Income tax: capital gains: what is the first element of the cost base and reduced cost base of a share in a company you acquire in exchange for a share in another company in a takeover or merger?
Please note that the PDF version is the authorised consolidated version of this ruling and amending notices.This document has changed over time. View its history.
FOI status:may be released
The number, subject heading, date of effect and paragraphs 1 to 3, 5 to 11 and 13 to 15 of this Taxation Determination are a 'public ruling' for the purposes of Part IVAAA of the Taxation Administration Act 1953 and are legally binding on the Commissioner. The remainder of the Determination is administratively binding on the Commissioner. Taxation Rulings TR 92/1 and TR 97/16 together explain how a Determination is legally or administratively binding.
[Note: This is a consolidated version of this document. Refer to the Tax Office Legal Database (http://law.ato.gov.au) to check its currency and to view the details of all changes.]
|Date of effect|
|This Determination applies to shares acquired on or after its date of issue. For shares acquired in a 'target' company before the date of issue of this Determination, however, Taxation Determination 39 applies in relation to the time at which the market value of the shares are valued. This Determination does not apply to taxpayers to the extent that it conflicts with the terms of settlement of a dispute agreed to before the date of the Determination (see paragraphs 21 and 22 of Taxation Ruling TR 92/20).|
1. If property other than money is given in respect of acquiring a CGT asset, the first element of the asset's cost base and reduced cost base (that is, broadly speaking, the asset's acquisition cost) is the market value of that property at the time of acquisition (paragraph 110-25(2)(b) of the Income Tax Assessment Act 1997 ).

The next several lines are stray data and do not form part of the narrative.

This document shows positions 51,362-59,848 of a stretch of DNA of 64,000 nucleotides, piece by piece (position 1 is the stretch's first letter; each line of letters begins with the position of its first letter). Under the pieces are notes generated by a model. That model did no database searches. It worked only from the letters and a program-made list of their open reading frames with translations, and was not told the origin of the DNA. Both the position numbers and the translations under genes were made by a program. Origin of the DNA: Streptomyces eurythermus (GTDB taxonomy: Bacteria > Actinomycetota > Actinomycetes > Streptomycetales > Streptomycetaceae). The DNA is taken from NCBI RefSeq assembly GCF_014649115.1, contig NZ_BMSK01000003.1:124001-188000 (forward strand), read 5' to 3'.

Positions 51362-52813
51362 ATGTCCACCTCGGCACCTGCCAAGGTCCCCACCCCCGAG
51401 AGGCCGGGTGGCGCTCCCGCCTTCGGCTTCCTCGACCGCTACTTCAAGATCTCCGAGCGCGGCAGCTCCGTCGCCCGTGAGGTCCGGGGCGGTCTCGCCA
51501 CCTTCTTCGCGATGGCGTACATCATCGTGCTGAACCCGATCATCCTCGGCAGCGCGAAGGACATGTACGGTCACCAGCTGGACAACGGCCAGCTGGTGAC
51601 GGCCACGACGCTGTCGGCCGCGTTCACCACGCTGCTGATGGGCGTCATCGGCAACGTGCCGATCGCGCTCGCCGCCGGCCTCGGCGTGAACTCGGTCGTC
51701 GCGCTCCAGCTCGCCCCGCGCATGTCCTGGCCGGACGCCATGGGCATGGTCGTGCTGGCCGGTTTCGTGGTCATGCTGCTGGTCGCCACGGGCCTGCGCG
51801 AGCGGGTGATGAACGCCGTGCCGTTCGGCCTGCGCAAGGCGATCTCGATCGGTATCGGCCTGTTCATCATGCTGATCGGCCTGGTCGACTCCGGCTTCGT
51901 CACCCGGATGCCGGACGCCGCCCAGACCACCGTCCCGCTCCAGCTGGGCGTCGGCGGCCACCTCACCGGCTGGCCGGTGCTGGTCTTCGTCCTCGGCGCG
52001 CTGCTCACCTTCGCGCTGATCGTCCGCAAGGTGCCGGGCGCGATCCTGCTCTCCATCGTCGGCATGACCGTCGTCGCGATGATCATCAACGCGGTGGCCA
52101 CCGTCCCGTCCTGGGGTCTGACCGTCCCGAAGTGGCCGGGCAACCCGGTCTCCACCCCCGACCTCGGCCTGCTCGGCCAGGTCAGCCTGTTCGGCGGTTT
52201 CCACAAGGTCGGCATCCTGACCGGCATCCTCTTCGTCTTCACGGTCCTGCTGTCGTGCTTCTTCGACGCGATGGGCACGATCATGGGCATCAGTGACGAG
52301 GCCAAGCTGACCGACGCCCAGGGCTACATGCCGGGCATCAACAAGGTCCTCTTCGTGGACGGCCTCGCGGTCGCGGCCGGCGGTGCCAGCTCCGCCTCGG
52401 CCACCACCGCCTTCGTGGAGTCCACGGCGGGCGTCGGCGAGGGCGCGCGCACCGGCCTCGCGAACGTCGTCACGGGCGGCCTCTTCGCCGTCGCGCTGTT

2. If you acquire a share by issue or allotment, the time of acquisition is when you enter into the contract to acquire the share or, if you acquire it other than under a contract, when the share is issued or allotted (section 109-10 item 2).
Unconditional takeover offer
3. If you accept an unconditional takeover offer from a 'bidder' company for your share in a 'target' company, and the capital proceeds for your 'target' company share is a share in the 'bidder' company, you are taken to have acquired the 'bidder' company share for the market value of your 'target' company share as at the time you enter into the contract to acquire the 'bidder' company share, that is, when you accept the offer.
4. Aaron owns 100 shares in XYZ Ltd. ABC Ltd makes an unconditional takeover offer to acquire XYZ Ltd, exchanging 2 shares in XYZ Ltd for each share in ABC Ltd. Each share in XYZ Ltd is worth $4.50 at the time of the offer. Aaron accepts the offer. At the time Aaron accepts the offer the market value of an XYZ Ltd share is $4.40. The first element of the cost base and reduced cost base of each ABC Ltd share is $8.80 (that is 2 x $4.40). If the market value of an XYZ Ltd share was $4.60 at the time Aaron accepted the offer, the first element of the cost base and reduced cost base for each ABC Ltd share would have been $9.20.
Effect of a conditional offer
5. It is important to clearly understand the nature and effect of particular conditions of a contract. There is a clear difference between a condition which is precedent to the formation or existence of a contract (referred to in this Taxation Determination as a 'condition precedent to formation of a contract') and a condition which is precedent to the obligation of a party to perform their part of the contract (referred to in this Taxation Determination as a 'condition precedent to performance of a contract'). In the former case, non-fulfilment of the condition prevents a binding contract from coming into existence. No contractual rights enforceable by the parties are created unless and until the condition is fulfilled. In the latter case, a binding contract exists which creates rights capable of enforcement, though the obligation of a party to the contract (or perhaps of both parties) to perform their part of the contract depends on fulfilment of the condition. Non-fulfilment of the condition entitles one or both parties to terminate the contract.